By Seth Shostak
Nearly 70 years after extraterrestrials supposedly pushed the wrong button in their spacecraft and nose-dived into scrubby ranchland near Roswell, New Mexico, that town is again in the news.
This time the headlines are centered on the discovery of an old Kodachrome slide showing a small, atrophied body laid out in a display case. It seems that the slide was found two dozen years ago in the house of a deceased Arizona couple, although its true provenance is sketchy. Recently, a handful of UFO researchers has decided that this old photo actually depicts an alien corpse, and possibly a victim of the 1947 crash that put Roswell on the public’s mental map.
That would be important, if true.
And the researchers claimed it was true. They scheduled a large public event in Mexico City on May 5 to debut the slide, calling it the “smoking gun” that would finally prove that aliens are visiting Earth. Six thousand people were intrigued enough to fork over $200 each to attend.
But you should be glad that you weren’t among them. Just one look at this lugubrious photo should trip your baloney detector. The body looks human.
Mind you, the fleshy parts are pretty mummified, but the skeleton is familiar, with a skull on top, an extensive rib cage comprising the upper body, four articulated appendages that look like arms and legs, and … Well, it could be a shrunken and shriveled version of your cousin Vinny.
So why’s that so suspicious? After all, nine out of ten movie aliens are vaguely humanoid.
Yes, and six out of ten movie aliens are also blessed with gallons of mucous. You might infer that’s because most habitable planets are really dry. You might more realistically infer that snotty aliens are merely a cinematic convention.
The Hollywood depiction of aliens is a narrative shortcut. When diminutive, smooth-skinned, big-eyed creatures make their appearance on-screen — well, you don’t need a lot of back story to explain these guys to the audience. Everyone knows where they call home.
But how likely is it that any real aliens will resemble us as closely as the emblematic grays? Not very.
Consider the fact that hominid, human-like creatures have only populated our planet for 4 million years, or less than one percent of the time that multicellular creatures have existed here. Our body plan is hardly representative. Trilobites, on the other hand, were a successful terrestrial life form for hundreds of millions of years. But you don’t see many cinema aliens that look like trilobites. Or like stegosauri, for that matter.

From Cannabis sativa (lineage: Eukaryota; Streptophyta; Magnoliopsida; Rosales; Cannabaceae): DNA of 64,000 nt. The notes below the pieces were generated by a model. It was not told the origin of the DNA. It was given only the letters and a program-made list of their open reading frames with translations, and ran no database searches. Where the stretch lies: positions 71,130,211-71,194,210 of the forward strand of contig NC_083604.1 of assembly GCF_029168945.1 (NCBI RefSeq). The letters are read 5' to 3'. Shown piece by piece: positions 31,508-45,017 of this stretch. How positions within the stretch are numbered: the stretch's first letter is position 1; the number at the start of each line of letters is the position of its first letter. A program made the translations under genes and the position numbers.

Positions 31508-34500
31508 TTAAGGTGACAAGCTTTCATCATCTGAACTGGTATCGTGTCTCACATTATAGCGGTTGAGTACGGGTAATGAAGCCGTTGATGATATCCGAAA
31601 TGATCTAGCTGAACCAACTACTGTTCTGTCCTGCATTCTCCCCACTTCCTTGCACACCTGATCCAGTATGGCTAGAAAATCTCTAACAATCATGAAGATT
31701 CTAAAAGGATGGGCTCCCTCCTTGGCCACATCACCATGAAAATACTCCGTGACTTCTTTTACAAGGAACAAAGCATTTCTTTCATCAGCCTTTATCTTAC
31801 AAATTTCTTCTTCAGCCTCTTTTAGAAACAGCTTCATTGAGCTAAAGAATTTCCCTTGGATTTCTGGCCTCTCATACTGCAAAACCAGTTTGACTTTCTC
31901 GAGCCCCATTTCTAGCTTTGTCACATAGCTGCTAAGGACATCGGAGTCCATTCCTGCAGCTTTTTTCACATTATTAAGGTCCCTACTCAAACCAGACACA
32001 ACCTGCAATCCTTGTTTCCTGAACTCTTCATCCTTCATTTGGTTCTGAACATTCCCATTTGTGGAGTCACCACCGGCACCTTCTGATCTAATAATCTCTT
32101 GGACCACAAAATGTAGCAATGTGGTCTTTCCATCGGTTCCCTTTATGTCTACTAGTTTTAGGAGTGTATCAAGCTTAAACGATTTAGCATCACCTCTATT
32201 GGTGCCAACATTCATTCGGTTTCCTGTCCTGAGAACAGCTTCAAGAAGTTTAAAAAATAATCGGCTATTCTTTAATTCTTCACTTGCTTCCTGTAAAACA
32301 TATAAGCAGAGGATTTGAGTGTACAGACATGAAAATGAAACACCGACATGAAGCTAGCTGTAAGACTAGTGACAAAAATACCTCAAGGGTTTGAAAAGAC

We have an anthropocentric bias when we think of beings beyond Earth.
Now you might argue, as some evolutionary biologists have, that the human body plan is somehow ideal for a thinking animal, and a process called convergent evolution will ensure that Ferengi and Na’vi vaguely resemble you. Convergent evolution accounts for the streamlined appearance of such diverse animal lineages as dolphins (mammals) and barracudas (fish). Using this logic, we might be tempted to conclude that many aliens will look humanoid.
But would an alien’s skeletal structure be so remarkably similar to our own? When you look at the stacked-up bones in your local natural history museum, their arrangements all look pretty similar, from whales to weasels. But that’s less convergent evolution than inheritance. This type of skeletal scaffolding was established about 400 million years ago with the first tetrapods — vaguely fish-like creatures that had four fins (ancestors of our arms and legs). It could easily have been otherwise, and chances are that for E.T. it was. Its body plan would reflect the evolutionary history of its planet, not ours.
I would have been more likely to think there was something to the Roswell Kodachrome if the skeleton had half as many ribs as I do, and two additional arms.
Our anthropocentric viewpoint extends beyond the mere appearance of aliens. We figure their priorities will also be similar. I have a folder full of letters from people who confidently explain that the reason we have yet to find evidence for extraterrestrial intelligence is that any advanced society would be repelled by our bad behavior — our predilection for war, our enthusiasm for wrecking the environment. The aliens refuse to get in touch on moral grounds.
The idea that beings who are thousands or millions of years more advanced than us would be put off by our depressing deportment makes about as much sense as saying that anthropologists should decline to study the Aztecs because of the latter’s brutal rituals. Don’t assume that your problems will define their interests.
But back to the Roswell slide. Only days after the hoopla in Mexico City, several determined folk using imaging enhancing software were able to decipher a small card in the photo, placed next to the supposed alien corpse. It read “mummified body of two year old boy.” Turns out, the display had been an artifact in the Million Dollar Museum in White’s City, New Mexico. This E.T. came from Earth.
All of this should underscore the need for skepticism the next time someone offers you purported alien imagery that looks vaguely like your cousin.
In fact, given the inevitable trajectory of technology, it’s likely that any real, visiting extraterrestrial visitors would be some sort of artificial intelligence. The advantage for them is that, being endlessly reparable, they can undertake interstellar journeys that might take many millennia. The advantage for you is that they’ll have no interest in boiling you for dinner.
And if they end up in a museum display case, you can be sure they won’t have ribs.